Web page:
Living Social Justice

A blog about responding to poverty and injustice, everyday and in all sorts of ways

Archive for the tag “manenberg”

168 Hours of Prayer

Children writing messages on a poster in the Fusion prayer room in Manenberg

From Sun, 5 August until Sun, 12 August, the Fusion team from The Warehouse hosted a 24/7 prayer room in Manenberg to cover the community in prayer. Here, Jonathan Jansen from Fusion gives some feedback from this week.

Mary*, a mother of three children spent hours (day and night) crying out to God for the community of Manenberg. The beauty of this story is that normally she is house-bound due to an abusive husband and yet during the prayer week, while he was away with work, she was released to cry out to her Father in a place of refuge and belonging in the prayer room. Her and her kids joined Fusion for community times of worship, meals and night duty.

Kids get creative in the prayer room

The week of prayer in Manenberg took place at the beginning of August – it was not in reaction to the gang war that was raging at the time, but it did coincide with it. What a backdrop for prayer! The time exceeded our expectations of God and what He asks of us. The week was about more than “just” prayer, but about family, about loving our neighbour and about providing a peaceful space to engage with God.

We watched as former drug users, hurting church members and people from all over Cape Town continued to show up, day by day, and weep over the beautiful community of Manenberg.  Amidst our tears and pain, we found peace, we were healed, we were forgiven, friendships were formed, religion was dismantled, rules were broken, guns stopped shooting and God was with his people.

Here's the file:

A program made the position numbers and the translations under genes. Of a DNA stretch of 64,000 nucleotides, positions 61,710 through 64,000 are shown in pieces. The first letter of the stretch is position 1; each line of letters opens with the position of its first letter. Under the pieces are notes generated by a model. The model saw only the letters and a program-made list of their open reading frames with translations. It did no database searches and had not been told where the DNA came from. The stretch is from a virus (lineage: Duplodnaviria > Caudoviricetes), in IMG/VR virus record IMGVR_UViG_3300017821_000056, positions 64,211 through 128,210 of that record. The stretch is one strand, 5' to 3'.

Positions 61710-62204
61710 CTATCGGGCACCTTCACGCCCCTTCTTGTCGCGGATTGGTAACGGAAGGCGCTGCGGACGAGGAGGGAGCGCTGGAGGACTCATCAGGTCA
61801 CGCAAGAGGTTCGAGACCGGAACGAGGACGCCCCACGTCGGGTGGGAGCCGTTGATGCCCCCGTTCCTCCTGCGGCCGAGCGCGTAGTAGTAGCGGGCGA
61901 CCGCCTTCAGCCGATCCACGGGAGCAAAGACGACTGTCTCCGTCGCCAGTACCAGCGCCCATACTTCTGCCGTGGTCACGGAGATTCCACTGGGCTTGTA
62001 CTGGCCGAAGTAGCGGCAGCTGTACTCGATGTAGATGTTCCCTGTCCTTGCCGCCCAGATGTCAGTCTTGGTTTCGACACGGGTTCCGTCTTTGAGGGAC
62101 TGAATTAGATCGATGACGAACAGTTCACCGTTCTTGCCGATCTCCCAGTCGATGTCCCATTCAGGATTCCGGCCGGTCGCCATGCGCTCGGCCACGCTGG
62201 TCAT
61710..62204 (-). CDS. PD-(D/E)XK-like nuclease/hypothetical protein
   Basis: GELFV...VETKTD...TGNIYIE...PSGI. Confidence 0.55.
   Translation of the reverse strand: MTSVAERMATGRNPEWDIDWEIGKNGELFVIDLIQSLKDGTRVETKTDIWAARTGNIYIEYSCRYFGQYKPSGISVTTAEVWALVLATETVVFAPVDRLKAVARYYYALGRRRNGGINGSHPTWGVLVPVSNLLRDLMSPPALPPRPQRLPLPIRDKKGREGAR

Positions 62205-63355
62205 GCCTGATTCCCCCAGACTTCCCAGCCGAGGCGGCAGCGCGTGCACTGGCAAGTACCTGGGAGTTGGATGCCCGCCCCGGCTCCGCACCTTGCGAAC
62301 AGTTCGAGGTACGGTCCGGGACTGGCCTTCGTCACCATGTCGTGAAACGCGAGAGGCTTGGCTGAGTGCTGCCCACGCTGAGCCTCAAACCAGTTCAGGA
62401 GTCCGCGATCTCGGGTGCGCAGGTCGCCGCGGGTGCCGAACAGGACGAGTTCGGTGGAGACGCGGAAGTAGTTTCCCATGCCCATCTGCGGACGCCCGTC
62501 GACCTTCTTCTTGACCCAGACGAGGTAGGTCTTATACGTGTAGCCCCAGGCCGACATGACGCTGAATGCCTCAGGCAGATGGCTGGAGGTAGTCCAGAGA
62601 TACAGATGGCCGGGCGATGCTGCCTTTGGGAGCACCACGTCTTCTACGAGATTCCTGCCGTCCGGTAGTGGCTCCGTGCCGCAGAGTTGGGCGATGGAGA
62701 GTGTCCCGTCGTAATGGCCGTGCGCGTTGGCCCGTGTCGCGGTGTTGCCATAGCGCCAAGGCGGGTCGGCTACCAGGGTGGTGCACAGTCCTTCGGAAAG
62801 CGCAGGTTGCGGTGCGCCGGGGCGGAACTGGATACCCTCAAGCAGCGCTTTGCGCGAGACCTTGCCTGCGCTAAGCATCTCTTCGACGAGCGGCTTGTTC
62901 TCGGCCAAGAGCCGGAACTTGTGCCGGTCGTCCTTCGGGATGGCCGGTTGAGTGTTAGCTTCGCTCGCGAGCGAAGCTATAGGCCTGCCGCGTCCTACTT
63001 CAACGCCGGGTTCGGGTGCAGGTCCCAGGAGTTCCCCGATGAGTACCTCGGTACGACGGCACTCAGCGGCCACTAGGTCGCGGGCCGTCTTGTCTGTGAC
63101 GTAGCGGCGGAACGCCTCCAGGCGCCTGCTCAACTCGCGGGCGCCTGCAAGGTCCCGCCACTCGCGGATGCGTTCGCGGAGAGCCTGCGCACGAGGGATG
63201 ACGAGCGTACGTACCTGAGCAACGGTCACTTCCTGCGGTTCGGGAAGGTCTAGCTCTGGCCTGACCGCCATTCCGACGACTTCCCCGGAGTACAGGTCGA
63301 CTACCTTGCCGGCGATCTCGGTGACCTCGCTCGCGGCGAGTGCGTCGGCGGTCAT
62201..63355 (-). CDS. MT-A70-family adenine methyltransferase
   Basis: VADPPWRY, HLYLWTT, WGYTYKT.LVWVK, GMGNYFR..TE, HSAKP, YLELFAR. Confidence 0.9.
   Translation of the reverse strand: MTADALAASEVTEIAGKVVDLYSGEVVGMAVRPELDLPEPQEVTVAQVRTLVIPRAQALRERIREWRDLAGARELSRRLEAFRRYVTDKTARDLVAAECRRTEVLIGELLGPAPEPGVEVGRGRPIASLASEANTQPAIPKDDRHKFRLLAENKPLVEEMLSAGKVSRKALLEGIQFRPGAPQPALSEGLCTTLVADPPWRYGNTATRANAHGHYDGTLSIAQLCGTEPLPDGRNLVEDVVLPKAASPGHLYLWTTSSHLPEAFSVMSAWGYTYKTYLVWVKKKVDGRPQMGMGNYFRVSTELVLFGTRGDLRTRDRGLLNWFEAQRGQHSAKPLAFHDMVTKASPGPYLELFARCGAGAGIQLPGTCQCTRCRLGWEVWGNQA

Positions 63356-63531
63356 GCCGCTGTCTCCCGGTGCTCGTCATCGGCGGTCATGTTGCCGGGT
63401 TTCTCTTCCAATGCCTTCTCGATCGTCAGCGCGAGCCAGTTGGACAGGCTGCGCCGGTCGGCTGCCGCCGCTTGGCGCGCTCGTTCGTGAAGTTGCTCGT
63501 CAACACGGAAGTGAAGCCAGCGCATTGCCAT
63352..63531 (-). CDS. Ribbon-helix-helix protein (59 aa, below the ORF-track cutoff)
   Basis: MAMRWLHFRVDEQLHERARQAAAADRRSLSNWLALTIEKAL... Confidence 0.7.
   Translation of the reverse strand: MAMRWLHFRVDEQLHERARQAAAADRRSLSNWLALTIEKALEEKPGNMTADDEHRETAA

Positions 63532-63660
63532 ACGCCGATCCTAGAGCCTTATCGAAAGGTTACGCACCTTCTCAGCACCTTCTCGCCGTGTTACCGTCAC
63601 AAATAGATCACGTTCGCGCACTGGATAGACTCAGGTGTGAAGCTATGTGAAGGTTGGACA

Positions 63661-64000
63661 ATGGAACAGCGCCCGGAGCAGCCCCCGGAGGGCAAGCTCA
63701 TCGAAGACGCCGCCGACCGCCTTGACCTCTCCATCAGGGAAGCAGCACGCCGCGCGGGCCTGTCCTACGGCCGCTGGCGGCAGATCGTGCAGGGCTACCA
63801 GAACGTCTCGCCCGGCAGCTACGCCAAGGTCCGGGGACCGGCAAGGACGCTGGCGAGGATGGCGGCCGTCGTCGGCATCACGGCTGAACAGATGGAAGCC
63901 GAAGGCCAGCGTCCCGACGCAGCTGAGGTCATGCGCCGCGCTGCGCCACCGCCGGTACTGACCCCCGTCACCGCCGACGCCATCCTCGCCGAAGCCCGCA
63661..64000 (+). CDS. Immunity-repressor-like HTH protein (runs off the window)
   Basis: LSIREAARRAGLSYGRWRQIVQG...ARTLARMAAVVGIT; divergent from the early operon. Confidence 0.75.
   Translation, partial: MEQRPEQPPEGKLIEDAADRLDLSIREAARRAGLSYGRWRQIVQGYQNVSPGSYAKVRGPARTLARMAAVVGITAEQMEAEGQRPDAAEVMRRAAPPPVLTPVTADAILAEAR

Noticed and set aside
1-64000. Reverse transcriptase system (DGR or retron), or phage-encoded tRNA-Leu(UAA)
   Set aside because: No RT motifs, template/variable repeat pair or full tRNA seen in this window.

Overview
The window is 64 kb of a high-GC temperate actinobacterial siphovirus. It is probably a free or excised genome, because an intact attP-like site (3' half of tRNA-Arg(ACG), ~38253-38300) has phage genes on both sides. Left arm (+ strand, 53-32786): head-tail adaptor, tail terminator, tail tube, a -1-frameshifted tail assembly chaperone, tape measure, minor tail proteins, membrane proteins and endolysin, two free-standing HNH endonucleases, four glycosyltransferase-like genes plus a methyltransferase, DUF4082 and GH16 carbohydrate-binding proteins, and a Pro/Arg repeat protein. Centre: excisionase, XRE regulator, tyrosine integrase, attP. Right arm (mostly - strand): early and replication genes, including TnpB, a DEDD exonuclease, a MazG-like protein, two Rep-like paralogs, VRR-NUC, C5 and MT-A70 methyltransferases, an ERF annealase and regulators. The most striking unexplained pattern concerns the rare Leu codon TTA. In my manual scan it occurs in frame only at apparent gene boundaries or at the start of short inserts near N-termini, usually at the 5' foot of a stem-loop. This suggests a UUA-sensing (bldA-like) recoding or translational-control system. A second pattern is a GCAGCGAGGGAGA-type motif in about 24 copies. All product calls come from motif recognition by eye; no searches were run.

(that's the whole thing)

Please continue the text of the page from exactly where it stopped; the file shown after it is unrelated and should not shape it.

“If my people, who are called by name, will humble themselves and pray and seek my face and turn from their wicked ways, then I will hear from Heaven and will forgive their sins and heal their land.” (2 Chronicles 7:14 NIV)

God wants to be with us.

– To find out more about Fusion’s work, click here. For more photos from the Manenberg Fusion 24/7 Prayer Room, click here.

Photo of the month

“This photo was taken in late December 2010, in the heart of Manenberg, Cape Town.  It was taken from a series of stills that were shot as part of a documentary made by the Fusion Project, run through an NGO called The Warehouse.  That day we met people on the street and we went into people’s homes, chatting to them about the biggest struggles they face as a community; how gangsterism and drugs affect their lives and what they would like to see change.  It was an emotional roller coaster ranging from the seemingly happy children kicking torn up old soccer balls around the streets to the despair on a mothers face as she described the pain of losing two sons and a husband to the combined effects of gangs and drug abuse.  Manenberg is a suburb that is desperate for change, desperate for help and desperate for God.” – Nick Key, 27, photographer and film maker

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Moving into Manenberg

By Sam Rawson

Pete and Jonathan at The Warehouse

Moving into a community that is notorious for its high levels of crime, gangsterism and substance abuse is a challenge few people are willing to take on. But in May 2010, after a year of doing community work in the area, Pete Portal, a 26-year-old from London, made a three-bedroomed house in Manenberg his permanent home – and a 19-year-old recovering heroin addict his digs mate.

If you’re from Cape Town, your jaw is likely hitting the floor. The area, created by the apartheid government as part of the Group Areas Act, has had a difficult time shrugging off its reputation as the gangland of the Western Cape.

And you don’t have to look far for evidence. Gang slogans and symbols are graphically spray-painted onto walls throughout the area, forming a constant reminder of the dangerous powers at play. So what would inspire someone not originally from the community to move into this area?

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